Entertainment and hospitality: What you need to know
The Alberta Human Rights Act protects members of the public against discrimination when they use entertainment and hospitality services. The AHR Act does not protect against poor treatment or bad service, unless it flows from any protected ground of discrimination. The protected grounds are race, religious beliefs, colour, gender, gender identity, gender expression, physical disability, mental disability, age, ancestry, place of origin, marital status, source of income, family status or sexual orientation.
Examples of discrimination covered by the AHR Act:
- denial of service or access to facilities for people with mobility disabilities
- lack of signage for people with hearing impairments
- denial of service or access to facilities for guide dogs and other service animals for people with physical or mental disabilities
- refusal to rent short-term accommodation to customers based on their race, colour, ancestry, place of origin, or disability
- requiring customers to pay for restaurant meals in advance, based on their race or ancestry
- denial of entrance to nightclubs based on a customer's race, colour or place of origin
However, one exception that allows a specific type of age restriction that does not contravene the AHR Act is benefits for minors or seniors. You can read more about age as a protected ground and about all protected areas and grounds. Also see the Alberta Human Rights Commission human rights guide Human rights in the hospitality industry.
Examples of issues not covered by the AHR Act:
- denial of service to individuals who are intoxicated and disorderly
- denial of service to individuals who are abusive to staff or have been so in the past
- denial of service to individuals who refuse to pay or have failed to pay in the past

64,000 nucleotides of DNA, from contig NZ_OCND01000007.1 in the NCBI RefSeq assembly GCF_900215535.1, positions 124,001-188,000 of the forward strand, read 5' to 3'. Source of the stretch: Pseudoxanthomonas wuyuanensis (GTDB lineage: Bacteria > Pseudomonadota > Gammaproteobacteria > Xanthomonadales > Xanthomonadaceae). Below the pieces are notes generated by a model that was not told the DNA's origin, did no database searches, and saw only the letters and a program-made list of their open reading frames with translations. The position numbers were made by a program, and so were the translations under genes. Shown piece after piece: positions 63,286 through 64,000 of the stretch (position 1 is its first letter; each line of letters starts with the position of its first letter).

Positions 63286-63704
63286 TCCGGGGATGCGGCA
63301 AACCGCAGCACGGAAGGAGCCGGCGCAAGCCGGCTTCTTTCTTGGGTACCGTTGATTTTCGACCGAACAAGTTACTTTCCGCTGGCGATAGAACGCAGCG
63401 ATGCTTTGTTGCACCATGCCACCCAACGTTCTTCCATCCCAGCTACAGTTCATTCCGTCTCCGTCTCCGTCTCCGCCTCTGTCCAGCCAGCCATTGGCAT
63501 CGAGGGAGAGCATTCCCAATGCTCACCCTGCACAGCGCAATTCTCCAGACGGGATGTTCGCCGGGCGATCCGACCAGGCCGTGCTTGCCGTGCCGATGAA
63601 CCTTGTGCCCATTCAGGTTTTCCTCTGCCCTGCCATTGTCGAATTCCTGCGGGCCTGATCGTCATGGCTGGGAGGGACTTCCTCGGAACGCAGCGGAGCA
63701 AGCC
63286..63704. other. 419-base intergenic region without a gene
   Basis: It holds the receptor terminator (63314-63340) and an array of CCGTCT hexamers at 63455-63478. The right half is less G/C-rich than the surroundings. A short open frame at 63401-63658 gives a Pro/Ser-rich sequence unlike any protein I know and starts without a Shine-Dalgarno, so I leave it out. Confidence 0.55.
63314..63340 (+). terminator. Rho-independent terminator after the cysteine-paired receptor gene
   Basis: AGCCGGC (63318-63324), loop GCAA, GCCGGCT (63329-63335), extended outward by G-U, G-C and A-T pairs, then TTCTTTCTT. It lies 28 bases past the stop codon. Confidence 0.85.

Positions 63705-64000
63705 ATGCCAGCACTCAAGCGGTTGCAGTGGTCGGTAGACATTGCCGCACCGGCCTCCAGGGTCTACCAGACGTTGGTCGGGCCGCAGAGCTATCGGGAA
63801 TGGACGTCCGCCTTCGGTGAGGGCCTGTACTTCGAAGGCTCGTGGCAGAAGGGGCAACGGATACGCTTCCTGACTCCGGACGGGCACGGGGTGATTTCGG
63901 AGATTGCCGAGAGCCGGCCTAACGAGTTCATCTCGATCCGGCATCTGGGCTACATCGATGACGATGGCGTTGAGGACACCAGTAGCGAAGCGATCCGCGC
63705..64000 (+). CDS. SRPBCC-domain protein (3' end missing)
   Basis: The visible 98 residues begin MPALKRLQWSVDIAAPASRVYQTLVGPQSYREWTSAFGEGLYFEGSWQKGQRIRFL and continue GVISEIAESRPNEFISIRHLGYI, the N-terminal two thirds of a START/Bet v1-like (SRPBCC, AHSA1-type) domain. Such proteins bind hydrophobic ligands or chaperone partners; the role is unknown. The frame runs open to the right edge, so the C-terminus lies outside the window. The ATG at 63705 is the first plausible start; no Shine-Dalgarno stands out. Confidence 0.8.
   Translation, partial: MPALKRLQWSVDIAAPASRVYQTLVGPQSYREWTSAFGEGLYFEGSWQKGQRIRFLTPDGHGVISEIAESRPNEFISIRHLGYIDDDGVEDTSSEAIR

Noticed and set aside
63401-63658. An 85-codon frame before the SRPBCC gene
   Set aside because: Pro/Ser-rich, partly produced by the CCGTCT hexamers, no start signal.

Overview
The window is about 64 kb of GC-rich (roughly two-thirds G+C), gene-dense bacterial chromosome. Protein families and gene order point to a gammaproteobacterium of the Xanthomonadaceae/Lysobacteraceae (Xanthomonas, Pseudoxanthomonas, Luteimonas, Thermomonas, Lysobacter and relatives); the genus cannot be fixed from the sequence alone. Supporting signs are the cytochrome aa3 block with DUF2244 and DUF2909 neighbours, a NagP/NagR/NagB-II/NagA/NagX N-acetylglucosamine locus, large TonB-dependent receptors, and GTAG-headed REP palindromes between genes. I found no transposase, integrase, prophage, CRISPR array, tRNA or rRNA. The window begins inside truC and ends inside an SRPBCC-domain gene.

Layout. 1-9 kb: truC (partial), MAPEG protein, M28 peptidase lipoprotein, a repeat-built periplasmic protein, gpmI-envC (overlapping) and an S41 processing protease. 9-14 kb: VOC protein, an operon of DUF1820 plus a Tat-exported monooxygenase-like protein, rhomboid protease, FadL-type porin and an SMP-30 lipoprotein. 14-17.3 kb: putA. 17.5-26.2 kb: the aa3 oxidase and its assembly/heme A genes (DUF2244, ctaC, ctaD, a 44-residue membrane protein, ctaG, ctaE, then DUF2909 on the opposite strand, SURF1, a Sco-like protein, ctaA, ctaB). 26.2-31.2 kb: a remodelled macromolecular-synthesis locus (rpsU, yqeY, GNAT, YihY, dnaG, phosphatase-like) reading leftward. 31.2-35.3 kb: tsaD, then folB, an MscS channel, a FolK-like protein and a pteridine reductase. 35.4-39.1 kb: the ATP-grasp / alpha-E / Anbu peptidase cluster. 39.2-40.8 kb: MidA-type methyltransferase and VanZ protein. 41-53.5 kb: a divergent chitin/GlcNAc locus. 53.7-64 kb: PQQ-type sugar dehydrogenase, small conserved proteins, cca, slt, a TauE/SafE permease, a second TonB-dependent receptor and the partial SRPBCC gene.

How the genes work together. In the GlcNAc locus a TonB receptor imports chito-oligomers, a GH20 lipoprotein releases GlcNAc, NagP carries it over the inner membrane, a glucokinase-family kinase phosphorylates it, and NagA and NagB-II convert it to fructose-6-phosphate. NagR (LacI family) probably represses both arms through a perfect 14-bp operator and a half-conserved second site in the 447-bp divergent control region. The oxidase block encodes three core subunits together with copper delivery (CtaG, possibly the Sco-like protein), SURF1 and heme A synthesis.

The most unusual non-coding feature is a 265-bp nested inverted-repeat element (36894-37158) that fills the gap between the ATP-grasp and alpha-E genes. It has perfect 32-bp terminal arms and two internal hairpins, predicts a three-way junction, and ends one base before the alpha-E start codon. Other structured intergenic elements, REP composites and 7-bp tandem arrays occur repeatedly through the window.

- denial of service to individuals who are unable or unwilling to provide a damage deposit that is required of all customers
- denial of service to individuals who are not members of a private club (see Who can make a complaint)
Entertainment and hospitality providers are responsible for ensuring that their services do not discriminate against members of the public based on any of the protected grounds. To meet this obligation, entertainment and hospitality providers need to review their operations regularly to identify and eliminate any potentially discriminatory aspects of their service. For example, a restaurant operator could review its seating plan to ensure that there are tables accessible to customers in wheelchairs.
If a hospitality or entertainment provider has a requirement that would discriminate against people based on a protected ground like religious beliefs or physical disability, it has a duty to accommodate affected individuals to the point of undue hardship. Accommodation means making changes to any rules, standards, policies or physical environments to ensure that they don't have a negative effect on anyone based on any protected ground. For example, a hotel that does not have any smoke-free rooms left for a guest with asthma discriminates against this guest based on physical disability. The hotel operator could accommodate this customer by arranging for the guest to stay at a hotel nearby that has a smoke-free room available.
Individuals who require accommodation based on a protected ground have a responsibility to inform the hospitality or entertainment provider of their needs. Doing so gives the service provider the opportunity to make any changes necessary to accommodate the individual making the request, as well as anyone else with the same or similar needs. For more information about the duty to accommodate, see the Commission human rights guide Duty to accommodate.
In some circumstances, discrimination may be reasonable and justifiable. An entertainment or hospitality service provider may refuse to provide services to some people based on one or more protected characteristics if providing the service would be an undue hardship. For example, a bar owner might refuse service to intoxicated customers who have an alcohol-related disability to ensure a safe environment for employees and customers, to protect its property from damage, or to meet its obligations under the Alberta Gaming and Liquor Act.
For more information, see Human rights in the hospitality industry.
Revised: July 4, 2018